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  5. "הסוס אצלךָ?"

"הסוס אצלךָ?"

Translation:Is the horse at yours?

July 28, 2016



I am not a native English speaker, but the sentence: "Is the horse at yours?" sounds very strange to me, while the sentence "Is the horse with you" just sounds normal.


Agreed. "Is the horse at your HOUSE?" sounds OK (and isn't accepted), as does "Is the horse with you?" (with a different meaning) but nobody in Texas would ever say "Is the horse at yours".


All o y'all are right!


I am a native English speaker and I agree, the only way I could see "Is the horse at yours?" happening naturally is in a really specific conversational context.


What situation will need to happen I'll say such phrase?


I don't see the cat at our house. Is the cat at yours?


The word אצלךָ really means "at your place" and so you might say it about a cat: החתול אצלה, "the cat is at her place."


I'm English and I'm really surprised nobody has heard this before?! It's very common here, it's what we'd say to ask if something/someone was at another person's (usually) house. The "yours" being your place.

e.g. Did I leave my jacket at yours last night? Let's just go to yours.

We also use it in reverse, "mine" refers to my place. e.g. Why don't you come to mine this afternoon?


Interesting. We don't say that in the States. We would say, "Did I leave my jacket at your place last night?" or "Let's go to my place."


interesting, if true


She is correct. Duolingo needs to correct


"At yours" just doesn't work in any English I know. Maybe in New Zealand or someplace it's a saying. Plus it's close to "up yours." Maybe it's supposed to mean "with you."

[deactivated user]

    You are right. A rather long time ago, when we were all young, we were sitting at the table one morning and about to pour hot water into our cups to make instant coffee, my brother asked an American friend who was staying with us in Guatemala: -"You like coffee? You want? Up your cup!" Our guest couldn't help but bursting into laughter, although at the time none of us children quite understood why.


    It's a really, really common British way of saying "at your place."


    Doesn't "is the horse at your house" mean the same thing as "is the horse at your place"?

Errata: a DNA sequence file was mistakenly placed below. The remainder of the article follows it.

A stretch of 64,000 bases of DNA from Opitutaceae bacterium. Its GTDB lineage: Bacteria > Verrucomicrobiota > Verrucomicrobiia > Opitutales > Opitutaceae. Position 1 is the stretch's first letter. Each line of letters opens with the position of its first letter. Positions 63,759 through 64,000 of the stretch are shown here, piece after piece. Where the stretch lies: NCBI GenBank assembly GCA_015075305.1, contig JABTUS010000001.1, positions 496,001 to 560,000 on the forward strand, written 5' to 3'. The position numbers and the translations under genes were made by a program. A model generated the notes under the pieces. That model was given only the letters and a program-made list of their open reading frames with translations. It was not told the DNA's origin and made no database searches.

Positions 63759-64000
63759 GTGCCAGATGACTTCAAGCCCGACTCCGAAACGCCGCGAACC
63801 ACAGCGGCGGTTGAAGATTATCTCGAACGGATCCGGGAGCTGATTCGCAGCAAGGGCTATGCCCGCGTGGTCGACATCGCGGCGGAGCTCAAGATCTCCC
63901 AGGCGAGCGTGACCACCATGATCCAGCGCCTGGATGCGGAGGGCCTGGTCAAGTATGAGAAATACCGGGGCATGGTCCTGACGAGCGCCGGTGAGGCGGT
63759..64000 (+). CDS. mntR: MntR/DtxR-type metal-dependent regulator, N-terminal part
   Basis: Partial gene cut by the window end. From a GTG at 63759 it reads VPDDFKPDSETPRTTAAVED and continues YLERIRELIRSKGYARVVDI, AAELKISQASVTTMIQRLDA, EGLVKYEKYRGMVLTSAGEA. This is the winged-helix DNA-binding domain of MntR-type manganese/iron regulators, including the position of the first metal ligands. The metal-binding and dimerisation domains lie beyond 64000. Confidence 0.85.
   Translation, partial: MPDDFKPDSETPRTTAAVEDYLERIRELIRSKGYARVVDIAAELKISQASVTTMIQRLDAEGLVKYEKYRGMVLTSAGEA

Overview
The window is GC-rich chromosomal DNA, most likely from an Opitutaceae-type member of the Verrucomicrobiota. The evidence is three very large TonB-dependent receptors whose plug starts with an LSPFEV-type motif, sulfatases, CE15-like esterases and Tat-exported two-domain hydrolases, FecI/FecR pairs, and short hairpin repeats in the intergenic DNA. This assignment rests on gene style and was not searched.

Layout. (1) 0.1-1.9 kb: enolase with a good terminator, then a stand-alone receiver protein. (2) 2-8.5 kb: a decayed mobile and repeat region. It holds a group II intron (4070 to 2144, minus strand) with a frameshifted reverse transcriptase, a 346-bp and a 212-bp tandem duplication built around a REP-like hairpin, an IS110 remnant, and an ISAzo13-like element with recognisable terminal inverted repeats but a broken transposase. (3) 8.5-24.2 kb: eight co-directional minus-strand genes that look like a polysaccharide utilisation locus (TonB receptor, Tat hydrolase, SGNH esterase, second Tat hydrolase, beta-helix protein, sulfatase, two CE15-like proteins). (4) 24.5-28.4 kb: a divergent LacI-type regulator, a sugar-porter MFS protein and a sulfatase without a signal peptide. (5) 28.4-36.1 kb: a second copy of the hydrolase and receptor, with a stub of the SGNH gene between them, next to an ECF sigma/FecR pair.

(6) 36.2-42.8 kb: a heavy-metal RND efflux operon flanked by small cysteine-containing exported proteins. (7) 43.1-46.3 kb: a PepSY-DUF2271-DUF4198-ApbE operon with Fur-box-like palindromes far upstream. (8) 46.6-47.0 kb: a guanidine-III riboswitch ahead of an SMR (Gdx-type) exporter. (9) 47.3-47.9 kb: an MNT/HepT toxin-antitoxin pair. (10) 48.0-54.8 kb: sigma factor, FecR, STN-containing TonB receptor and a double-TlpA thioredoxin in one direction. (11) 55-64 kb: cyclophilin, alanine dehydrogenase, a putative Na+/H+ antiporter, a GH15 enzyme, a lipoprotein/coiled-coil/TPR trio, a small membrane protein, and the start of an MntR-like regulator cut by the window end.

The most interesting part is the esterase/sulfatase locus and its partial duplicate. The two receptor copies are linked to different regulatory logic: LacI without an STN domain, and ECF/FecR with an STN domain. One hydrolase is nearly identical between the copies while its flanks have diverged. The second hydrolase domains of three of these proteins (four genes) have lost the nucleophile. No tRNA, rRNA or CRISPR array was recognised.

House is more specific. Usually it would be a house, but it can mean your palace, your cave, your room. Actually if it's a real horse, your farm or your stable seem to me more likely than your house.


    I wrote"the horse is by you?" But i got it wrong, not sure why


    That's much better than the English provided (which sounds like a severed thought).


    "By you" is very common Hebronics phraseology, so it seems it should be accepted as a correct translation from Hebrew.


    What is "Hebronics"? I've never heard that term.


    Hebronics is (Ashkenazic) Jewish English. Entire yeshiva courses are dedicated to the phenomenon in NYC yeshivot. Things like "You want I should eat by you?" (instead of "with you") or answering a question with a question, e.g. "How am I? How should I be with this fakachtah goiter?"


    Is that just a NYC phenomenon? Or, more specifically, of NYC Orthodox communities? Is the term a play on "Ebonics" for Black American English? Having spent my life in Jewish (but not Orthodox) communities across the USA, I'd never heard of it.

    Answering a question with a question is stereotypically Jewish, but I don't think I've every heard anybody outside of New York say You want I should ... instead of You want me to ...


    Hebronics is a misnomer. The examples you give have nothing to do with Hebrew. They are however typical of a native speaker of Yiddish in an only partly successful effort to change languages. "farkakte" is pure Yiddish, an expletive based on the colloquial Yiddish term for 'to defecate.' (cf. גיי קאקן אפן ים, - gey kakn afn yam). "by you" is a word-for-word imitation of ביי קיר - bay dir. etc . The common term for this is not Hebronics, a clear misnomer, but Yinglish. People also speak of a related phenomenon "Yeshivish".


    correction: ביי דיר


    Is the horse at yours? Is not proper English.

    [deactivated user]

      The English statement is incorrect. You don't say that. You have to add the word "place" after the possessive.